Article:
• Get specific. If you see a task and you get hesitant about it, you should try to break it down further (probably because it’s a project). Example: “Get new spark plugs installed into car” could be broken down to a few smaller tasks. “Call mechanic [to ask if it’s okay to bring my own spark plugs to have installed], “Buy spark plugs from [insert auto store]”, “Bring car to mechanic”.
  • If a task will require a couple of steps to get done, it’s really a project. Identify this, break it down, then organize the best way to do the tasks.
  • Use the right tool for the right job. There isn’t any one method that’ll work for everyone. Mess around with this methodology, have fun, and git ‘er dun!

Here’s to another day of productivity!

GTD at work

This is the morning of camp (where I’ll be gone from Friday afternoon until Monday afternoon). I’m in charge, panic hasn’t ensued, and I hope it never rears its ugly head. 🙂

As I complete these tasks, I’ll either cross them off or rip them up. I’ll be a good feeling once we’re moving.

Thanks goes to Charlie Parsons at Mount Kare, because he’s been very positive and supportive towards me. Well off I go! (This was posted here because it’s GTD, but the other stuff will be back at Bryan Off Topic.)

Why I'm a lukewarm GTDer

I got to thinking about Getting Things Done: The Art of Stress-Free Productivity, especially after reading “Why We Resist the Weekly Review and Plan“. Basically, I’m slacking, but I’m hoping that this will the be turning point where I decide to do something about it. Continue reading Why I'm a lukewarm GTDer

GTD from your desktop

When I saw Rooze’s Desktop, I was pretty stoked about how much this could help in making sure I’m as productive as I can possibly be. I fired up Palm Desktop, took a screenshot, cropped the extraneous stuff, and set it as a wallpaper on my desktop as well. Sweet!

The only problem lies is the lack of Tasks displayed from Palm Desktop – they don’t show up on the monthly calendar. I could have tasks dated, but I wouldn’t know it unless I pulled out my PDA or opened Palm Desktop.

Putting folders for things to do on that day is good – text files would work as well. Jot a few quick notes down, save, and put into the day you want to review it. Since I’m into concerts, I could also put a link to the Ticketmaster page where I’d purchase the tickets into a few days before the event.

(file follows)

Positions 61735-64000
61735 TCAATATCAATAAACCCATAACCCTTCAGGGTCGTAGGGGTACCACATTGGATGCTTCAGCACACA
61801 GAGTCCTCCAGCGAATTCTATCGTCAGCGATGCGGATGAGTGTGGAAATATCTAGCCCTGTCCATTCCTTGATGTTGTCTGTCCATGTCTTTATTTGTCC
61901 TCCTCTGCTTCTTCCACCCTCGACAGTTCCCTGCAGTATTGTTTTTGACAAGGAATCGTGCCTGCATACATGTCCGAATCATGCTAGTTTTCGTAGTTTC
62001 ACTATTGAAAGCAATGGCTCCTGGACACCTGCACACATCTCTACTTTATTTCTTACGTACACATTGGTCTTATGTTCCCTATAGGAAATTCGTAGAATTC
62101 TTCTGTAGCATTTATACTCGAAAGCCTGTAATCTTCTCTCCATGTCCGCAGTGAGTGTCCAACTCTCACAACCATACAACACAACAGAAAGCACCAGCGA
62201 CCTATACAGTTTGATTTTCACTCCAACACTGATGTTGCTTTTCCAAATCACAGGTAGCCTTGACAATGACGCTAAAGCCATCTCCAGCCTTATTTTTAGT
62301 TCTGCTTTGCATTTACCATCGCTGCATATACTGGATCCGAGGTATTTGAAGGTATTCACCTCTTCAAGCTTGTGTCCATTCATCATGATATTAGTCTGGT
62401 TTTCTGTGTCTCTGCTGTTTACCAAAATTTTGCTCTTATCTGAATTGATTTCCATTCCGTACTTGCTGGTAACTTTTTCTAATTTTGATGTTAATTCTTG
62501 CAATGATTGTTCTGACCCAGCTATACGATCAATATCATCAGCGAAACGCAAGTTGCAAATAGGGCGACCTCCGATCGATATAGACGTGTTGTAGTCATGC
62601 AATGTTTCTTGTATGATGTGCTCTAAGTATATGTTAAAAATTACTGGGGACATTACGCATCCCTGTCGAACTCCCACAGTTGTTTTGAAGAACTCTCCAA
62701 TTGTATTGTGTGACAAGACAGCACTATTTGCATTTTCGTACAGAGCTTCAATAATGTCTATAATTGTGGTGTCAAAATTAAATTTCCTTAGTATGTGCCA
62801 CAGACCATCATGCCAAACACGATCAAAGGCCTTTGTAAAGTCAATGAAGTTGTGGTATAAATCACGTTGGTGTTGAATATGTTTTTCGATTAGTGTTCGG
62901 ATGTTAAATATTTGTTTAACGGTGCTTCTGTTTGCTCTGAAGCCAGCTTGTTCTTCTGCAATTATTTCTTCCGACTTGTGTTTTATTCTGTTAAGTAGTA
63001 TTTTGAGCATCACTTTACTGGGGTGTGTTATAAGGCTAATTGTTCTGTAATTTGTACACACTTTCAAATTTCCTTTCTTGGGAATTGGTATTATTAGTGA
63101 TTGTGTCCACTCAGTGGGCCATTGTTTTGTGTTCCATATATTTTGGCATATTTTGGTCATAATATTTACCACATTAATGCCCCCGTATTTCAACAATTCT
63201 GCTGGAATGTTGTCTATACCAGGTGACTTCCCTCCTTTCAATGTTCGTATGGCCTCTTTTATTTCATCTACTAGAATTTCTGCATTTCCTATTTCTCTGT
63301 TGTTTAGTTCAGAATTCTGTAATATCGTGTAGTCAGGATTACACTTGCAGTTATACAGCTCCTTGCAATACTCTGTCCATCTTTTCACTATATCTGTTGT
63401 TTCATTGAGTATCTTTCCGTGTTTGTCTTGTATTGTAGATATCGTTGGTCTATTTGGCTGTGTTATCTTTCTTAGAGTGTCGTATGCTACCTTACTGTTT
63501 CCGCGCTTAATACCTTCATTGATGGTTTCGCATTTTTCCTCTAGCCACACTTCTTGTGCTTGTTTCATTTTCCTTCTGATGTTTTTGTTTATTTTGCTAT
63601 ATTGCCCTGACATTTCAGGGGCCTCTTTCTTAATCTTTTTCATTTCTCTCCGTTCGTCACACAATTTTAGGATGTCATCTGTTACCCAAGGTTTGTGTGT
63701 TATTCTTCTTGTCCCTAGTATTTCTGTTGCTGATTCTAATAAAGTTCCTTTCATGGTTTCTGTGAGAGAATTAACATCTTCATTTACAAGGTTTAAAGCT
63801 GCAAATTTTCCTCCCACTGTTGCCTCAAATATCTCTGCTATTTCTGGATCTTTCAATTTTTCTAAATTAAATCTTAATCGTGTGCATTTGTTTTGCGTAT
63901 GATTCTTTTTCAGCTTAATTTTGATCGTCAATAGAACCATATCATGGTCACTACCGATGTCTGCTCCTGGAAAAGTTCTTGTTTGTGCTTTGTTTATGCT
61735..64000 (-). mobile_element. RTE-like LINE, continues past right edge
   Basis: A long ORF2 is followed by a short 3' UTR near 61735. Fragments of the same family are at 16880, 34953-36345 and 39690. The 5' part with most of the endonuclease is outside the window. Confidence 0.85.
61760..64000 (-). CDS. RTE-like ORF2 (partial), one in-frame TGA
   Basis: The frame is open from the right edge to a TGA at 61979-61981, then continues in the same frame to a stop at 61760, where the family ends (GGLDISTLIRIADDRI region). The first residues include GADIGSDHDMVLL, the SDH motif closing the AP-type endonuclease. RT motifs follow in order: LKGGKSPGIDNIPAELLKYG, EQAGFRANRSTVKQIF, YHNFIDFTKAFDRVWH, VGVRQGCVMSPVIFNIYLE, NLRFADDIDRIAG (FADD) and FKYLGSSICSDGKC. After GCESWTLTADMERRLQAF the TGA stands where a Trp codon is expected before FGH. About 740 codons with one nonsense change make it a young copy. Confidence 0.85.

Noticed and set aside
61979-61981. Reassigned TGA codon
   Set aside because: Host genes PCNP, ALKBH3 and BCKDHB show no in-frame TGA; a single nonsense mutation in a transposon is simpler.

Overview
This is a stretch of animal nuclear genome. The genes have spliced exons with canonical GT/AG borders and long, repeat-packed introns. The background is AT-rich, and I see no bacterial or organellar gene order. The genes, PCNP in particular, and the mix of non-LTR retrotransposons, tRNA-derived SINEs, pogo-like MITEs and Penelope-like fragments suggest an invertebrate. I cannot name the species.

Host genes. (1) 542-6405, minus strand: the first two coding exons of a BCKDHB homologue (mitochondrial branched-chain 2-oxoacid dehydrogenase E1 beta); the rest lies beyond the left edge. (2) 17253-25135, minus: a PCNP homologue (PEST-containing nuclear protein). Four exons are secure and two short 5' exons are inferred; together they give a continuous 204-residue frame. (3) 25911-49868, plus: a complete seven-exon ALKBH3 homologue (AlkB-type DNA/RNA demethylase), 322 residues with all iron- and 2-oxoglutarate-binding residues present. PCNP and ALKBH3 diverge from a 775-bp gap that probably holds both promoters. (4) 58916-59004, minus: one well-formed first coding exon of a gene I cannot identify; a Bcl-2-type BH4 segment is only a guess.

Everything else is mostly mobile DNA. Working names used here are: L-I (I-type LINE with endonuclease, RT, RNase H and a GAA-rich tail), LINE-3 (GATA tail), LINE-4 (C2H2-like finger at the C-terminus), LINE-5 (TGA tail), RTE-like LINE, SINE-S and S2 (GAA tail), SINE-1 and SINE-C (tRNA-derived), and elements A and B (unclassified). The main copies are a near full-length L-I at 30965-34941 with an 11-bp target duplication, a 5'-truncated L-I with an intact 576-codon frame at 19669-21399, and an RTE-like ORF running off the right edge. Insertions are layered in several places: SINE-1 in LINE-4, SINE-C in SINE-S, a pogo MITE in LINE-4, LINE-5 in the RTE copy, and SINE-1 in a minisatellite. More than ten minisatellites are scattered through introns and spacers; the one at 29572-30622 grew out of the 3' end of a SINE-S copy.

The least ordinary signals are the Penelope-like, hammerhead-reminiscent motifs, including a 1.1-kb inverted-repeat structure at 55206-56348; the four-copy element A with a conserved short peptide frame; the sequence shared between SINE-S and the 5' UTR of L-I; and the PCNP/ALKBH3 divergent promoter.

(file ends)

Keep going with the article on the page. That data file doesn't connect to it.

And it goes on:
Oh yeah, it might be wise to install something that’ll restore your icons’ location if you change resolutions. Although I haven’t tried it yet, Icon Restore should do the trick. (Golf clap: Lifehacker)

GTD Resources?

If you’ve been utilizing the GTD system for awhile, can you point me to your favorite articles, resources and programs?

  • I’d love Palm OS suggestions
  • I use DateBk5 and HandyShopper, in addition to the standard apps
  • I’m a college student
  • I don’t care if you’re redundant – that shows when something is really popular and/or important

GTD Weekend

I used most of Friday, Saturday, and Sunday to collecting stuff into my inbox in my quest to be more efficient using the GTD system. Monday was the day I started to process a lot of it. I took four trips to the dumpster (because my trash can is only 7 gallons).

For the most part, I think I’m making great headroom. I think my file drawer needs purging, because that hasn’t been done in at least a year, like the book recommends. However, I’m going to stay the course and keep going through my inbox. I don’t have too much further to go.

Ooh, I should use lists: O.F. Jay-style!

  • I made some folders for projects. It’s definitely weird because they might only require two small steps, and yet I’d still call them a “project”.
  • I’m liking the labeler, but now I have a bunch of avery labels I’m not sure I’ll use. (You know, the ones that you print in mass-production on sheets?)
  • Also, I’m reading how David Allen uses his Palm organizer into his system. I’ve converted the task categories like he’s done (my old system stunk), but I’m not sure how to categorize the calendar. I’m sure I’ll figure out something.
  • I have a lot of miscellaneous supplies and nowhere to store them. What to do?